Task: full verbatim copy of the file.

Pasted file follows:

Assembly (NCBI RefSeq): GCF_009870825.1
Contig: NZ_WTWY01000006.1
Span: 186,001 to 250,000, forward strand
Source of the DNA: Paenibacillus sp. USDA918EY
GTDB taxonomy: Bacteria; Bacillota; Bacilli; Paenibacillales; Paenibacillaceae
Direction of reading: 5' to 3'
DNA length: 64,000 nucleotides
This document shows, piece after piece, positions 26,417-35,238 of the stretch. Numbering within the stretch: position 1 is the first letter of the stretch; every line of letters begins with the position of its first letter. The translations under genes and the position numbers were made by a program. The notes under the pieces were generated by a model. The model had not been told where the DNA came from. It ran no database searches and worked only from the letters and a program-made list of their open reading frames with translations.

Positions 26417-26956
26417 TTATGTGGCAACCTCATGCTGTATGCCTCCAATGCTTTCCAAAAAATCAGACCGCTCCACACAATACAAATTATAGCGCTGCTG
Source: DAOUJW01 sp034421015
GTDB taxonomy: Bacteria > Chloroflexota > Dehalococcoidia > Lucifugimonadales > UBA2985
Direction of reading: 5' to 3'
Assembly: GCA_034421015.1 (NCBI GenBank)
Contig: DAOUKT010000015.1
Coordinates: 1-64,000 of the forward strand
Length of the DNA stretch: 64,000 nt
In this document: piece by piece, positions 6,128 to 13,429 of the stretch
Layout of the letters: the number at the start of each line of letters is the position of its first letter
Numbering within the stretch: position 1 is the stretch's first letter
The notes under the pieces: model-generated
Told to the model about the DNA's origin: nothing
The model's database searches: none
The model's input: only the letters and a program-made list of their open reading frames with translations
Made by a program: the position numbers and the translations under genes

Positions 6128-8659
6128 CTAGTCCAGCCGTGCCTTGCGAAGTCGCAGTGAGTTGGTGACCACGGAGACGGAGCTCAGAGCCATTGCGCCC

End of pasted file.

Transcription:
Assembly (NCBI RefSeq): GCF_009870825.1
Contig: NZ_WTWY01000006.1
Span: 186,001 to 250,000, forward strand
Source of the DNA: Paenibacillus sp. USDA918EY
GTDB taxonomy: Bacteria; Bacillota; Bacilli; Paenibacillales; Paenibacillaceae
Direction of reading: 5' to 3'
DNA length: 64,000 nucleotides
This document shows, piece after piece, positions 26,417-35,238 of the stretch. Numbering within the stretch: position 1 is the first letter of the stretch; every line of letters begins with the position of its first letter. The translations under genes and the position numbers were made by a program. The notes under the pieces were generated by a model. The model had not been told where the DNA came from. It ran no database searches and worked only from the letters and a program-made list of their open reading frames with translations.

Positions 26417-26956
26417 TTATGTGGCAACCTCATGCTGTATGCCTCCAATGCTTTCCAAAAAATCAGACCGCTCCACACAATACAAATTATAGCGCTGCTG
Source: DAOUJW01 sp034421015
GTDB taxonomy: Bacteria > Chloroflexota > Dehalococcoidia > Lucifugimonadales > UBA2985
Direction of reading: 5' to 3'
Assembly: GCA_034421015.1 (NCBI GenBank)
Contig: DAOUKT010000015.1
Coordinates: 1-64,000 of the forward strand
Length of the DNA stretch: 64,000 nt
In this document: piece by piece, positions 6,128 to 13,429 of the stretch
Layout of the letters: the number at the start of each line of letters is the position of its first letter
Numbering within the stretch: position 1 is the stretch's first letter
The notes under the pieces: model-generated
Told to the model about the DNA's origin: nothing
The model's database searches: none
The model's input: only the letters and a program-made list of their open reading frames with translations
Made by a program: the position numbers and the translations under genes

Positions 6128-8659
6128 CTAGTCCAGCCGTGCCTTGCGAAGTCGCAGTGAGTTGGTGACCACGGAGACGGAGCTCAGAGCCATTGCGCCC